Memory & Reconciliation in the Asia-Pacific: Mission Statement

The East Asia region has witnessed phenomenal economic growth and democratization in recent decades; yet wounds from past wrongs committed in times of colonialism, war, and dictatorship are not yet fully healed. Historical animosities are still simmering between Japan and its close neighbors more than half a century after the end of WWII. Both Taiwan and the Republic of Korea have adopted measures to redress human rights violations under their military dictatorships.  And China has yet to begin fully confronting its own troubled history in recent times.

Reconciliation--the restoration of friendship, harmony, and trust among former adversaries after a traumatic experience--is one of the major challenges facing East Asia today. If reconciliation within a country helps consolidate civil society and strengthen democracy, reconciliation with one’s neighbors is all the more urgent for a region undergoing major shifts in its security environment. These two types of reconciliation—internal and external—can reinforce each other since respect for human rights is a fundamental requirement for redressing historical injustice.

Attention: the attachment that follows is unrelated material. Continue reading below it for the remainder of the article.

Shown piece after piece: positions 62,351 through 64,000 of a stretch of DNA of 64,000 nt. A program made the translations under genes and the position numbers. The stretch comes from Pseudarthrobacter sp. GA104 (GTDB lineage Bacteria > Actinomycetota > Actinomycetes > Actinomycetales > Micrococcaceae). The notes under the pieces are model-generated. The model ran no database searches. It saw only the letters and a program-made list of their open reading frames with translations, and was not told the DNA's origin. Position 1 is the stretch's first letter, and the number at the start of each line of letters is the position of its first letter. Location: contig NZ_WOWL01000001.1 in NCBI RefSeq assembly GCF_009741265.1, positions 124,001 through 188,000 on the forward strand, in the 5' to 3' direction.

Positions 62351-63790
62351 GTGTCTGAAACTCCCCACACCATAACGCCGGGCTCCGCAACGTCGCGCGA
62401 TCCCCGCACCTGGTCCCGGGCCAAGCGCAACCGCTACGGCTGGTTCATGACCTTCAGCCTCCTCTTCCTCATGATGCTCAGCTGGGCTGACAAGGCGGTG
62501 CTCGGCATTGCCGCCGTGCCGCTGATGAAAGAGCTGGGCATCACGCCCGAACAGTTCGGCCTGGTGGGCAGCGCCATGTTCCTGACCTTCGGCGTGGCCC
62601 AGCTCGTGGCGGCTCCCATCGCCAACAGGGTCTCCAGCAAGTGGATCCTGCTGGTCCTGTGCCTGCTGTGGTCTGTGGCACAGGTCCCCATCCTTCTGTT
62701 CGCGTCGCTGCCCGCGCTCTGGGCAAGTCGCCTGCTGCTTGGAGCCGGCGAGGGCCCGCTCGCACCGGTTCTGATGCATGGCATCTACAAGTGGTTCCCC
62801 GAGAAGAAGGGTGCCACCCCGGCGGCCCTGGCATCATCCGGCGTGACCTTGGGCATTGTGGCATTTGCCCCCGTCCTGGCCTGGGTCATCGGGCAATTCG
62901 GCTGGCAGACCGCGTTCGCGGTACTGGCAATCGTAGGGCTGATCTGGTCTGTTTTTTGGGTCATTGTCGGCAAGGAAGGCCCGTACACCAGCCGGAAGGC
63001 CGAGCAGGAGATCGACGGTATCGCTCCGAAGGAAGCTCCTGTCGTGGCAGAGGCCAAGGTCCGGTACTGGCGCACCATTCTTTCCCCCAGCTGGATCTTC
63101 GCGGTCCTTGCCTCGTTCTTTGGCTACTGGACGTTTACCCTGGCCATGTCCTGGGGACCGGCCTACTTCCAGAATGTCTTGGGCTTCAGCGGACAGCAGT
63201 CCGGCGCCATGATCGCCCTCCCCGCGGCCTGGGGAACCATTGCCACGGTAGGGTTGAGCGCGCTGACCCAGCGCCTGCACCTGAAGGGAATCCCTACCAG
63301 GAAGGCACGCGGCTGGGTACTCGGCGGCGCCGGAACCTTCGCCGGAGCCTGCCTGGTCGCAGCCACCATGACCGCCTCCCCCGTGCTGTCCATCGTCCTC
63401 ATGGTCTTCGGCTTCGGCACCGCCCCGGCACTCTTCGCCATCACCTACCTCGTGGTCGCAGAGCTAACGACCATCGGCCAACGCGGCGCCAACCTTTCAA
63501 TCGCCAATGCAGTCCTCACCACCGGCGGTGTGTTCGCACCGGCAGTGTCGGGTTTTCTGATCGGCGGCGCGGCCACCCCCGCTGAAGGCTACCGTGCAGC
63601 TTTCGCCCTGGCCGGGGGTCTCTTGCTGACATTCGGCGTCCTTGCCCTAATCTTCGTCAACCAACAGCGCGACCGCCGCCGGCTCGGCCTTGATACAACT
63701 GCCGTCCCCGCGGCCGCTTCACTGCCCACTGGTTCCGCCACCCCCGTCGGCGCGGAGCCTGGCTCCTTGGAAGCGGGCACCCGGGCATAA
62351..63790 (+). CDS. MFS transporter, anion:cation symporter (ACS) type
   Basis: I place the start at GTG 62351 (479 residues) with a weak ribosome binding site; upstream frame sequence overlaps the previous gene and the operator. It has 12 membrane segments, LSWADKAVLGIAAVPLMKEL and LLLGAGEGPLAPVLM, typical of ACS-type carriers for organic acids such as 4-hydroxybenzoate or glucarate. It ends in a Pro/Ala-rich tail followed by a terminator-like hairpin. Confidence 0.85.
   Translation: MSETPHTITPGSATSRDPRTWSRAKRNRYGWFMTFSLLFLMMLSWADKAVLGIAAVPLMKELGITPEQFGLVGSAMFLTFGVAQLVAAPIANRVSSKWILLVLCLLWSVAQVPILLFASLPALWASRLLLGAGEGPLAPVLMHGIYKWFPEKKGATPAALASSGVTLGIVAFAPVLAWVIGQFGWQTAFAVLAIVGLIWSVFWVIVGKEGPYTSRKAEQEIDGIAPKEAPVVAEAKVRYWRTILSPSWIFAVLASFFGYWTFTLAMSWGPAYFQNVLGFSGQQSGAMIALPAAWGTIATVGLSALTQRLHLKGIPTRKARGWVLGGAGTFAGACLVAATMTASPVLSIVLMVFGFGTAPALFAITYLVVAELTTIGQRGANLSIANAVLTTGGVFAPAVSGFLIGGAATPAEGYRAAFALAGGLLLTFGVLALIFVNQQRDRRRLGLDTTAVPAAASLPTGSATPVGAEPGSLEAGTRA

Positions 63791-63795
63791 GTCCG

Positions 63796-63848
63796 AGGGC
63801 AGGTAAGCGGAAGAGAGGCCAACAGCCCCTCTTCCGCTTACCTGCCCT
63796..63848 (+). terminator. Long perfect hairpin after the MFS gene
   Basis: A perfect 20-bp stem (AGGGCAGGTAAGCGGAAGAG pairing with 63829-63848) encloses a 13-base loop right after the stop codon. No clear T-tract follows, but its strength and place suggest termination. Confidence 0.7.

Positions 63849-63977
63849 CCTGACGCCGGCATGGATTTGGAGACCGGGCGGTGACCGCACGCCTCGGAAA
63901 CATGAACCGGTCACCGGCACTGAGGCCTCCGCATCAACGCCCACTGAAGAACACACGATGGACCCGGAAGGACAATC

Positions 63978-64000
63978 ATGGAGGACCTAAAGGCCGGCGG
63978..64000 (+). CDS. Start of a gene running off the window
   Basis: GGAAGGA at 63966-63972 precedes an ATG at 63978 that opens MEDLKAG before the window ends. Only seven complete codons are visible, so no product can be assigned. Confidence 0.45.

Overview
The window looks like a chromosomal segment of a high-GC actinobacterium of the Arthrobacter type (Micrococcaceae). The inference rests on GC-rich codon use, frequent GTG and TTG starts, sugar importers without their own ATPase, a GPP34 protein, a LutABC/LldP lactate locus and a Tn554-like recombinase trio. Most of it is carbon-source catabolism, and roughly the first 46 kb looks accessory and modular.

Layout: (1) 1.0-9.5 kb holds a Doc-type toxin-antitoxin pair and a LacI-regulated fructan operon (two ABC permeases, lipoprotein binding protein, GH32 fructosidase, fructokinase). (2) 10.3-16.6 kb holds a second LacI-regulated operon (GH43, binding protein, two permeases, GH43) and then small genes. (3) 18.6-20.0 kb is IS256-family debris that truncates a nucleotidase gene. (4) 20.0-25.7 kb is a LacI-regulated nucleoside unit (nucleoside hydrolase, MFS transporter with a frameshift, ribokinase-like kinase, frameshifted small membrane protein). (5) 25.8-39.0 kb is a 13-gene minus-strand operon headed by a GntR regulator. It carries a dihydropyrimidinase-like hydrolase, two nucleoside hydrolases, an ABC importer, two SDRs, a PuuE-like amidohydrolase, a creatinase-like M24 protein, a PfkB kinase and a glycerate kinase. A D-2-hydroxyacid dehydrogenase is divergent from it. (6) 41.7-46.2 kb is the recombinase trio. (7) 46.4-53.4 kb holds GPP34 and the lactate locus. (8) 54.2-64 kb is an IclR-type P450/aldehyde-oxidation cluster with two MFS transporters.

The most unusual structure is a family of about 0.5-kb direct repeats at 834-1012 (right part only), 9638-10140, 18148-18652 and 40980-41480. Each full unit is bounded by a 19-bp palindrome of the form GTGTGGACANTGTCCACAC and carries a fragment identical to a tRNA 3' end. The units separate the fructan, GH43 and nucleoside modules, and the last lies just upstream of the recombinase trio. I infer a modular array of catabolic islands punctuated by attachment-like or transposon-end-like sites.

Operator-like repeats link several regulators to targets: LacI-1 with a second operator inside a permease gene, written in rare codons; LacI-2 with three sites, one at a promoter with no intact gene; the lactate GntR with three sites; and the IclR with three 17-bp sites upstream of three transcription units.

The project on Memory and Reconciliation in the Asia Pacific at the George Washington University is currently focused on China, Japan, and Korea. We begin with the history of Japanese colonialism and World War II because it is particularly entangled in current regional and domestic politics. We shall broaden our scope in the near future. Our goal is to connect individuals and institutions across the Pacific, increase awareness about efforts at conflict resolution and confidence-building in the region, and promote cooperative endeavors through conferences, joint projects, and commissioned papers. Instead of assigning blame among the parties involved, our ultimate goal is to identify factors that contribute to reconciliation.

Sharing reliable information about past wrongs as well as efforts of redress, in our view, is the first step toward developing and sustaining a constructive dialogue, a prerequisite for lasting reconciliation. This website is dedicated to such a purpose. It makes available government documents, legal verdicts, scholarly works, as well as information about current events. Through the internet, we hope to provide basic data to students, journalists, policy makers, and private citizens interested in these issues. Your input is always welcome.